Coral Ridge is not only about to jettison 40 years of church music heritage at that location.  They are about to jettison centuries of Christian wisdom and beauty embodied in that heritage.  And it’s not just music of the past that has been assigned to the dustbin.  Coral Ridge has been instrumental in introducing the music of many present-day church musicians to the world, through its TV presence as well as through its Church Music Explosion conferences.  Cindy Berry, Craig Courtney, Allen Pote, and my good friend K. Lee Scott have all had their music performed extensively by the Coral Ridge choir.  The same is true for hundreds of other composers living and writing today:  composers who are truly contemporary although not writing in a pop style.  Their gifts have been treasured and utilized by Coral Ridge.  I seriously doubt that they will be utilized, much less treasured, any longer.

I know that there were bad attitudes on the other side too.  I don’t believe it was right for people at Coral Ridge to be bad-mouthing the new pastor.  However, I also wonder why someone would go to a church only to dismantle its entire culture.  If I interviewed at a church that was 180 degrees away from my convictions regarding worship and ministry, I would not go there.  I would not be the right person for that church.  That is not a slam against that church or against me.  It’s just not a match.  Perhaps the PNC did not represent Coral Ridge or its desires for the future accurately to the candidates.  Perhaps the candidate did not represent his intentions accurately.  Perhaps it was a little of both.  No matter how it happened, now it just is what it is.

And what it is, is a terrible, terrible shame.


About revjatb

I am a father of six who is trying to do his best! My interests are varied. I have one blog, KnowTea, that is primarily focused on liturgy and worship and another one, Bengtsson's Baking, that is about, well, baking! I hope you enjoy both of them, and if you have any questions, please contact me!
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9 Responses to Calling it what it is . . .

  1. RevJATB says:

    And one more thing (that didn’t fit the overall point of the article):

    The press is spinning this as a bunch of people who miss all the right-wing politics in the pulpit. I hope no one who reads this will think that’s what I would like: it’s not. But I seriously doubt that is the case with the choir members. I suspect they were unhappy with the drastic change in the worship service that was going on. If the new pastor had come in, respected the worship culture of the church, and removed the politics from the pulpit, I would have seen that as a very positive move.

    The press is spinning this as “style over substance,” but that’s never the case. We are talking about the content of worship. How that content is “packaged” inevitably conditions, even changes, how it is received and understood. Again, lex orandi, lex credendi.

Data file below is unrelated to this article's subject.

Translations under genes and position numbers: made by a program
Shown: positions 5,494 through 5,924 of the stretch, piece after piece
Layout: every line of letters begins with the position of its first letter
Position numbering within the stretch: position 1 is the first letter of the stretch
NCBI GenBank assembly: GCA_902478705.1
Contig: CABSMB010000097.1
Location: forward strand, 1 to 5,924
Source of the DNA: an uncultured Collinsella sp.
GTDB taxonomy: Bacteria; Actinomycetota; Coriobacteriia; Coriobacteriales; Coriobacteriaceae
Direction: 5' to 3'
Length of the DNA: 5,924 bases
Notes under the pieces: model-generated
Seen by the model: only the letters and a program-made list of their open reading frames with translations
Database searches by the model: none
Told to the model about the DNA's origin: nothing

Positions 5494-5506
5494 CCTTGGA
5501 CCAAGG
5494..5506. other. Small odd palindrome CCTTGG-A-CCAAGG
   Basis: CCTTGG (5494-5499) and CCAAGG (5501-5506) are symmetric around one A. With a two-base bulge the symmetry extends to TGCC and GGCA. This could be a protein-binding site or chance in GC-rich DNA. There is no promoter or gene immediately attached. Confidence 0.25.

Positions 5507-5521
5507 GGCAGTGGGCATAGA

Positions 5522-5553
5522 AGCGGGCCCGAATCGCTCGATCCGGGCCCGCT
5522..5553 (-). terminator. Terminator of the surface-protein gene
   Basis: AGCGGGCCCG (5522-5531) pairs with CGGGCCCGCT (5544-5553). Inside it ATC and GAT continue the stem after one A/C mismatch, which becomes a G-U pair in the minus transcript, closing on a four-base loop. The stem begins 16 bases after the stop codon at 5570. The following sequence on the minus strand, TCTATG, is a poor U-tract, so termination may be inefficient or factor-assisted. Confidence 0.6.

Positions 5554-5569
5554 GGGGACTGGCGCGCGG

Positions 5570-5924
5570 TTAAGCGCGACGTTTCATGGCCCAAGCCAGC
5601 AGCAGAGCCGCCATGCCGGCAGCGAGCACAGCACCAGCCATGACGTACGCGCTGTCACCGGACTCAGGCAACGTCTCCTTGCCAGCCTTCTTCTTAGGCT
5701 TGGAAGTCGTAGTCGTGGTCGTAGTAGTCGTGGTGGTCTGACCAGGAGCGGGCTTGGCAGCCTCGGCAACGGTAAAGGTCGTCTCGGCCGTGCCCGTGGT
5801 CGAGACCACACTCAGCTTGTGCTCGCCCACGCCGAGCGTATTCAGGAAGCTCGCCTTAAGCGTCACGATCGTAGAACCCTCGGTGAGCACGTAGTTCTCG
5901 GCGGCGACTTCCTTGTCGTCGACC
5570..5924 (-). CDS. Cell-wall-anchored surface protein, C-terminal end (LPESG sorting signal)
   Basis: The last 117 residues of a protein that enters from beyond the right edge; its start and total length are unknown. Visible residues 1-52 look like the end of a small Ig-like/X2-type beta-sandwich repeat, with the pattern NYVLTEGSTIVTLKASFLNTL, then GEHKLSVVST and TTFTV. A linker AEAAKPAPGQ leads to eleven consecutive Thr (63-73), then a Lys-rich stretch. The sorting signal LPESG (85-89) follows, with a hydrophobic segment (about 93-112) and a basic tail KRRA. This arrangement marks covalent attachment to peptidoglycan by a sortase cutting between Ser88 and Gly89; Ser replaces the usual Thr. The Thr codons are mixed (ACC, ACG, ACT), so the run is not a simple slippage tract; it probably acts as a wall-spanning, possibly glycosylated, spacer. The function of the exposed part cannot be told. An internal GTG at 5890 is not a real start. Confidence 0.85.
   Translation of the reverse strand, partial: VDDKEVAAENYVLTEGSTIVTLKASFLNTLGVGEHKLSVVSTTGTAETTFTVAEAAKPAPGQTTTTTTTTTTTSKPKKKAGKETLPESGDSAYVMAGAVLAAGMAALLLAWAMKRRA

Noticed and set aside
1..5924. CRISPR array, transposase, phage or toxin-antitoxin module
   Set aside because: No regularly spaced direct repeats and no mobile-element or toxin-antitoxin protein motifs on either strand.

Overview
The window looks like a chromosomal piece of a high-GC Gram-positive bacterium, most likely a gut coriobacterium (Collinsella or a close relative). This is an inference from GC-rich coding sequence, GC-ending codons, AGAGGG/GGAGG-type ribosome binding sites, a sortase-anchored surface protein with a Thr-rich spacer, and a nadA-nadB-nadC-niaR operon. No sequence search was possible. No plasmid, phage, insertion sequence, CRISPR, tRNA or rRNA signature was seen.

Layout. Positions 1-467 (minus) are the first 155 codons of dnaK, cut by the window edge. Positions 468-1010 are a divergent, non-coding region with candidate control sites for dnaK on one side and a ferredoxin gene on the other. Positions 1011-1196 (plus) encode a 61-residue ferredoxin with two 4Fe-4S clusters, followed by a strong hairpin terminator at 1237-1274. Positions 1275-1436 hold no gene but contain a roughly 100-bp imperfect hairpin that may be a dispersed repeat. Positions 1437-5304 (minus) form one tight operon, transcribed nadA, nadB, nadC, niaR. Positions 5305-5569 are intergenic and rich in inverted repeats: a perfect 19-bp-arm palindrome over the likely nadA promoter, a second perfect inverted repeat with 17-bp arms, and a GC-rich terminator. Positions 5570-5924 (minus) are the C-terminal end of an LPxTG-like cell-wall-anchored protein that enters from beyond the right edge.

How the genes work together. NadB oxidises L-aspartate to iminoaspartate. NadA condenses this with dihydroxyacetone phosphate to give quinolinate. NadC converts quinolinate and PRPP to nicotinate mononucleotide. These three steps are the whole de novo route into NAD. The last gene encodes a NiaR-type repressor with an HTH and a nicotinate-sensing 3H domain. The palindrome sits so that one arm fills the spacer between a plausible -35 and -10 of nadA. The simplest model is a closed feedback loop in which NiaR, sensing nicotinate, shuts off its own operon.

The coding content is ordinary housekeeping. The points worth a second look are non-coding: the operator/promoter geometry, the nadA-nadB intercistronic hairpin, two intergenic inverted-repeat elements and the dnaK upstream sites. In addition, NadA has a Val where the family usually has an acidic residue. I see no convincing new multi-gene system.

2. cap'n says:

    The people who hated Music Appreciation class in college rule the world.

    (More comments later, I’d like to read what others chime in with first.)

  3. Ed Eubanks says:

    Good points, John Allen– and it is a shame if those members of the choir are forced to step down in that manner.

    Regarding your comments on worship practice shaping our theology: I’ve said a number of times to my congregation (and I’m quoting someone, but I don’t remember who): “We’ll sing ourselves into heresy long before it comes from the pulpit.”

  4. cap'n says:

    We could beat the dead horse of blaming a lack of early music education for some of the issues that swirl around all this, but sometimes that just makes things worse. (The you-ruined-my-childhood-with-those-piano-lessons-and-by-making-me-sing-in-the-choir sentiment reverberates through some people’s adulthood.)

    It’s puzzling, however, that people were, perhaps, a more tolerant and cooperative audience for the art music of the Church just 35 years ago, 55 years ago (extrapolation, I ain’t that old). Tolerance, at the very least, is the key.

    There has been an intellectual shift, also. Over the years, for example, I have found the articles on music in the Phi Kappa Phi Journal to be rather irksome. They tend to come from some useless, outwith-the-field perspective extolling such anti-elitism or populism as Garth Brooks being more meaningful than Beethoven (I remember that one from around 1990–the year of dizzying heights for low places).

    If memory serves, somebody had enough and wrote an opinion letter to the Journal to the effect that he was tired of music being the scapegoat of anti-elitism when his colleagues would not accept the equivalent in their fields (and that they were so ignorant as not to know how silly they sounded to trained musicians).

    Anyhoo, none of this excuses lack of wisdom (meaning blatant stupidity–there, I said it) and lack of stewardship in regard to a thriving music ministry dedicated to artistic excellence.

    Guess you know what Mohler did to Southern Seminary’s music program. I’m glad that SU’s AW is musically inclined!

  5. RevJATB says:

    Whoa, there’s a JOURNAL?

    I got the pin, the car decal, and the gold cords that I wore with my graduation robe. There’s a JOURNAL?

  6. cap'n says:

    Called “National Forum.”

    I know it’s so–Wikipedia mentions it under the society’s entry. And I get it quarterly. (Have you remained “active,” also getting the junk insurance and credit card mail?)

    (I’ve never heard of the “Chord e-zine” that WikiWacky mentions, so call me ignorant!)

    BTW, Pi Kappa Lambda never bothers one, so that’s good!

  7. PaulB says:

    As someone who has a lot of family (by marriage) in that church I would say that the decision regarding the choir was a poor one and a knee jerk reaction at that.

    However, to read it primarily as a commentary on worship style and music is incorrect and misinformed. That’s all I say in public forum.

  8. cap'n says:

    One would think that a new minister is more disposable than half the choir, but that’s where the devil sits (when he’s not on the drummer’s throne in the praise rock band), of course. 🙂

  9. MoDrig3 says:

    In addition to the political unrest, it seems that both sides (if, indeed there are only two) might be engaging in a musical iconoclasm as well. I’m no church historian (and I did attempt a brief research before writing this), but something in my memory of undergrad and graduate studies recalls hearing of reformers going overboard a few hundred years ago and destroying statuary and other imagery along with organs.

    There’s a baby in that bathwater, people … and both sides are in the process of throwing it out!

    There’s a world in need of Christ watching; and when they see followers of Christ in turmoil and infighting, it drives them away rather than beckons them near.